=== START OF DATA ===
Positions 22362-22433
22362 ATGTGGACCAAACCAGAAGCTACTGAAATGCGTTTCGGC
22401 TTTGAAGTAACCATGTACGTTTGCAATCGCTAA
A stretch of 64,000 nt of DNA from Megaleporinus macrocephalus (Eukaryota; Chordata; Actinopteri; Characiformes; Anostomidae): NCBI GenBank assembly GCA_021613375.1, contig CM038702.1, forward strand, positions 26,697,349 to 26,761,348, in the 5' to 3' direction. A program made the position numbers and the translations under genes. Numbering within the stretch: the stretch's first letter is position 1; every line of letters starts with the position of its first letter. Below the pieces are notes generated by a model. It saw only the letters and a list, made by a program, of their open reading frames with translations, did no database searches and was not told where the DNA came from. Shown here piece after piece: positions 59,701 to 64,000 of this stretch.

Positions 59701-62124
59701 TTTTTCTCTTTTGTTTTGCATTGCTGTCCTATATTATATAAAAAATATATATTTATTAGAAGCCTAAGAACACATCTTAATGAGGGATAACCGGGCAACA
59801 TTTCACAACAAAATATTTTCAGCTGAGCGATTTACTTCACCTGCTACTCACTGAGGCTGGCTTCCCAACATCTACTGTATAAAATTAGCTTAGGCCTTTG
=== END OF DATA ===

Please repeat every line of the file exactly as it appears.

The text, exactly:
Positions 22362-22433
22362 ATGTGGACCAAACCAGAAGCTACTGAAATGCGTTTCGGC
22401 TTTGAAGTAACCATGTACGTTTGCAATCGCTAA
A stretch of 64,000 nt of DNA from Megaleporinus macrocephalus (Eukaryota; Chordata; Actinopteri; Characiformes; Anostomidae): NCBI GenBank assembly GCA_021613375.1, contig CM038702.1, forward strand, positions 26,697,349 to 26,761,348, in the 5' to 3' direction. A program made the position numbers and the translations under genes. Numbering within the stretch: the stretch's first letter is position 1; every line of letters starts with the position of its first letter. Below the pieces are notes generated by a model. It saw only the letters and a list, made by a program, of their open reading frames with translations, did no database searches and was not told where the DNA came from. Shown here piece after piece: positions 59,701 to 64,000 of this stretch.

Positions 59701-62124
59701 TTTTTCTCTTTTGTTTTGCATTGCTGTCCTATATTATATAAAAAATATATATTTATTAGAAGCCTAAGAACACATCTTAATGAGGGATAACCGGGCAACA
59801 TTTCACAACAAAATATTTTCAGCTGAGCGATTTACTTCACCTGCTACTCACTGAGGCTGGCTTCCCAACATCTACTGTATAAAATTAGCTTAGGCCTTTG